PHOTO: Dozens of organizations in Illinois are working to promote awareness of childhood trauma and better educate those who work with children on the issue.December 19, 2013

SPRINGFIELD, Ill. – Whether it’s a tornado, maltreatment, abuse or growing up in poverty, there are a variety of stressers that can lead to childhood trauma. Work is under way to better educate Illinois parents, policy and community leaders on the issue.Anne Studzinski, managing director of the Illinois Childhood Trauma Coalition at Voices for Illinois Children, said anyone who experiences a catastrophic event can develop Post Traumatic Stress Disorder (PTSD), but the emotional and physical toll is much worse for kids.”When something happens to a child of tender years, let’s say a 5-year-old, not only is it going to have an impact like we think of with PTSD, but it also has the potential to disrupt how that young brain develops,” she warned.That can lead to problems in learning, behavior and health that can have lifelong effects, Studzinski explained.The coalition includes 80 organizations, and for the past seven years has been developing strategies to prevent and treat childhood trauma in the state and integrating trauma-informed practices throughout professions that serve children and their families.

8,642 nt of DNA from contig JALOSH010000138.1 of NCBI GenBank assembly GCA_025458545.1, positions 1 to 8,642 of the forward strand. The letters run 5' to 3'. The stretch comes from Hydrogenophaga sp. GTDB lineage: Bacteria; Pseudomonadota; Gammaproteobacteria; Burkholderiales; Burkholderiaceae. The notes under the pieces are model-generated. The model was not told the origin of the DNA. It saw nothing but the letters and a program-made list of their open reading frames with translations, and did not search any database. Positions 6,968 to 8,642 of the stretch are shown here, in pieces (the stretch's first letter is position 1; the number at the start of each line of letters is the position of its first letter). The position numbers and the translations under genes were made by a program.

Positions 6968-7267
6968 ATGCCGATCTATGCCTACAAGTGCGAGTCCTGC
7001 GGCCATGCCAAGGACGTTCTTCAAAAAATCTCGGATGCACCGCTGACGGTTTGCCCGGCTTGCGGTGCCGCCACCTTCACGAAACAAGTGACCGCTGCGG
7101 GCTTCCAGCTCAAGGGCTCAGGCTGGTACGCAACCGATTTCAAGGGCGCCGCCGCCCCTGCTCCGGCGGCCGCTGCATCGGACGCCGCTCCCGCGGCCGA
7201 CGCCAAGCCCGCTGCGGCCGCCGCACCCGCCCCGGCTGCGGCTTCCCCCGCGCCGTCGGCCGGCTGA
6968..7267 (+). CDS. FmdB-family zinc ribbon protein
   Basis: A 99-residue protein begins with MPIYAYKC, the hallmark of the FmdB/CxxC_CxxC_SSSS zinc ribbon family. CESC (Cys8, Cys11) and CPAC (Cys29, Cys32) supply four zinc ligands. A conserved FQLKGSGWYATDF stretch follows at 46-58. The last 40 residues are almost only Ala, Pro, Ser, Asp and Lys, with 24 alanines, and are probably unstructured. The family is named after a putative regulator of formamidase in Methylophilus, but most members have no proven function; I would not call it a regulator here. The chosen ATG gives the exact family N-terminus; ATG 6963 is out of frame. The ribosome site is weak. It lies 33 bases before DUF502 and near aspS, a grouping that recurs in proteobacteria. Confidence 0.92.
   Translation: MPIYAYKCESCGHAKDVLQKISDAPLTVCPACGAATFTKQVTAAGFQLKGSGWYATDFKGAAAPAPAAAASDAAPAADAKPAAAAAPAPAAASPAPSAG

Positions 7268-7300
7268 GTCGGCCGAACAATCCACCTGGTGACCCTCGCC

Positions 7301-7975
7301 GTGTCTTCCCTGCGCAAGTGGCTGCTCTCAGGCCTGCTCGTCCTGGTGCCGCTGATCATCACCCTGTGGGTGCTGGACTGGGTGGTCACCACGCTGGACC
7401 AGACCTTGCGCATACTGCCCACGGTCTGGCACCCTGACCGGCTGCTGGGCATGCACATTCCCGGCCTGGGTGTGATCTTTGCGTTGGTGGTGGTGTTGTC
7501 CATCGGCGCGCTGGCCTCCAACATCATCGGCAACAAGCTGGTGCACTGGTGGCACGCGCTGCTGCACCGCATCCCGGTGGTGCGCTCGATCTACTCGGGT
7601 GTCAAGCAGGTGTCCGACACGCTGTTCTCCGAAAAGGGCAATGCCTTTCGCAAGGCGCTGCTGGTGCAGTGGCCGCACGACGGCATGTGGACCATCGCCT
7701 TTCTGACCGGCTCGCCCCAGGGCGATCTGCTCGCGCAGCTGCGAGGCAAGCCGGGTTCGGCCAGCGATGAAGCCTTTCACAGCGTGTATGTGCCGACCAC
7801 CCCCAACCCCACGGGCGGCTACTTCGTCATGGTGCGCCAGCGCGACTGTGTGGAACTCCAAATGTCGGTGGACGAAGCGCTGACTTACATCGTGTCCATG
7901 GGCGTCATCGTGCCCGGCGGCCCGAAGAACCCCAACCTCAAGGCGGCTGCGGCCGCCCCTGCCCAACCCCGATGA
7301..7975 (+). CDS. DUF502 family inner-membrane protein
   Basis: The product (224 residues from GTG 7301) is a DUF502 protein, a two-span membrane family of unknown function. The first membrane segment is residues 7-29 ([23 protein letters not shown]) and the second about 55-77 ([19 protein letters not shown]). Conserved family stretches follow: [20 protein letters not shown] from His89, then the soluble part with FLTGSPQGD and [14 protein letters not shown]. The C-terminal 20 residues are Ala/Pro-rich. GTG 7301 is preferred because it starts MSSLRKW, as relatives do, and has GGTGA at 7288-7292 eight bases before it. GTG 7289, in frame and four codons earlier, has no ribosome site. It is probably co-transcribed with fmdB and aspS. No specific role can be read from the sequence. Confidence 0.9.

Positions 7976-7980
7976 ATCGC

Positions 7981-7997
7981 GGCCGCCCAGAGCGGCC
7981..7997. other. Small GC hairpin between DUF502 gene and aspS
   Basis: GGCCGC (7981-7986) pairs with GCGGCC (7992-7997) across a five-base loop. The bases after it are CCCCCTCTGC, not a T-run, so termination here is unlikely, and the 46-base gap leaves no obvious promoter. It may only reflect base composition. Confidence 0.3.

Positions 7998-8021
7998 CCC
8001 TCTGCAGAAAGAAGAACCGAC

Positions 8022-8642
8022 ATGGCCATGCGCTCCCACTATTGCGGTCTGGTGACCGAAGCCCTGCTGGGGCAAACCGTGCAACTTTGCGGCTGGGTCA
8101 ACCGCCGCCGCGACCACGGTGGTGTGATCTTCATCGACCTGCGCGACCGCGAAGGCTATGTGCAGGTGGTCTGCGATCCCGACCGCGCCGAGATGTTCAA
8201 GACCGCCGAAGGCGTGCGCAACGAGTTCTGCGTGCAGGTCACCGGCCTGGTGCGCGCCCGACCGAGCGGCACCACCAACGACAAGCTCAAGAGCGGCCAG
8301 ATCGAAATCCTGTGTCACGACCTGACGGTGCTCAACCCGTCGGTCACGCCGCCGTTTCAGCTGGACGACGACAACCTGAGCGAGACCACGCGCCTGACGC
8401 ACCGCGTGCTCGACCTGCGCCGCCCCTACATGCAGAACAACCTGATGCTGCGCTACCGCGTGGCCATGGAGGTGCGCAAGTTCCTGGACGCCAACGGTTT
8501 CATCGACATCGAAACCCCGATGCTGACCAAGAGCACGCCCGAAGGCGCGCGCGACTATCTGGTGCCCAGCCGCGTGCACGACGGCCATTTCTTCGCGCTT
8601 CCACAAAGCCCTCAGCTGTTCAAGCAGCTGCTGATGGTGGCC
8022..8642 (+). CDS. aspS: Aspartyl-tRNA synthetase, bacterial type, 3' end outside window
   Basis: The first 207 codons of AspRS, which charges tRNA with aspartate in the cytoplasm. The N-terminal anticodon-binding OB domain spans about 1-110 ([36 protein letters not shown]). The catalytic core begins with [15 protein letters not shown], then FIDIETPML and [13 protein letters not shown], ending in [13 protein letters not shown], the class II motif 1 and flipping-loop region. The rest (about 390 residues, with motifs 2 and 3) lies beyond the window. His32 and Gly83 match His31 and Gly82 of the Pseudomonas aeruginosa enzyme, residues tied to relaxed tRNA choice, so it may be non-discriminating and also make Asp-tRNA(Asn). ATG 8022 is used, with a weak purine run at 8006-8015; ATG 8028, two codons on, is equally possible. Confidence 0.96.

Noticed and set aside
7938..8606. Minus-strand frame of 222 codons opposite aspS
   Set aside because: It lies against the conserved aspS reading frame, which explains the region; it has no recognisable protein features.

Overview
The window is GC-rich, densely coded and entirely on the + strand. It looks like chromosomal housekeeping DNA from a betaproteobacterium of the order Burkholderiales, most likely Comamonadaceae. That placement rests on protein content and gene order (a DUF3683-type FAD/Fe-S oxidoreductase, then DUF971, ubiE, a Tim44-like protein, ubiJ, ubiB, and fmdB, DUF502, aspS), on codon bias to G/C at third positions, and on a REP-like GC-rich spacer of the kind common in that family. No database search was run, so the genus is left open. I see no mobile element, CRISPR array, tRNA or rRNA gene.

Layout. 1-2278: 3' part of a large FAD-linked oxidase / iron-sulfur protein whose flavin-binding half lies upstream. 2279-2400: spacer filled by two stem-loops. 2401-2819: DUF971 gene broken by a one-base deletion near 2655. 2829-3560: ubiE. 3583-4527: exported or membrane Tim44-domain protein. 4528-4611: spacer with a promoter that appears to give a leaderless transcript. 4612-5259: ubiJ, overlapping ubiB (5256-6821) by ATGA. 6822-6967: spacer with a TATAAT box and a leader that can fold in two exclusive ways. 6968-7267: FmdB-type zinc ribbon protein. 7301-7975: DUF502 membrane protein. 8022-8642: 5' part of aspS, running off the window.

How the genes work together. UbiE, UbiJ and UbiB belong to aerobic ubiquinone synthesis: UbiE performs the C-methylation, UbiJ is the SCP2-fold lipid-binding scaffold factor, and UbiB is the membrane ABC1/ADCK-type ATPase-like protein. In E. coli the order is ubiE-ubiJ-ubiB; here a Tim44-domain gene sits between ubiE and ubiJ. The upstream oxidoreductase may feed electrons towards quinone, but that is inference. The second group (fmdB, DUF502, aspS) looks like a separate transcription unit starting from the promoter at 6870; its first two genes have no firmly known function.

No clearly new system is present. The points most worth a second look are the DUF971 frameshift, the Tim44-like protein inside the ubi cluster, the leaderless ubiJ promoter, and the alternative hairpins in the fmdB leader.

Studzinski said treating trauma can actually occur before it happens, by teaching youngsters how to respond to a stressful event.

“Everybody’s going to have something to overcome between birth and 25. So we want kids to build their resilience to overcome the hard times when the hard times come. Usually, we talk about that in terms of ‘protective factors’ or ‘universal intervention’ – things that you can do for all kids,” Studzinski said.

All children need to feel safe, she pointed out, and often that comes from a simple daily routine at home. She said it’s also important that children understand and recognize their own strengths, so when something bad happens, they are confident they can handle it.

“Part of growing up is learning how to overcome troubling things, whether it’s a bad grade or getting along with the kid who sits behind you in school, and knowing I have some strengths to prepare me how to overcome things,” she said.

One in four Illinois children younger than 17 report at least one type of serious childhood trauma, according to the National Survey of Children’s Health.

Mary Kuhlman, Public News Service – IL


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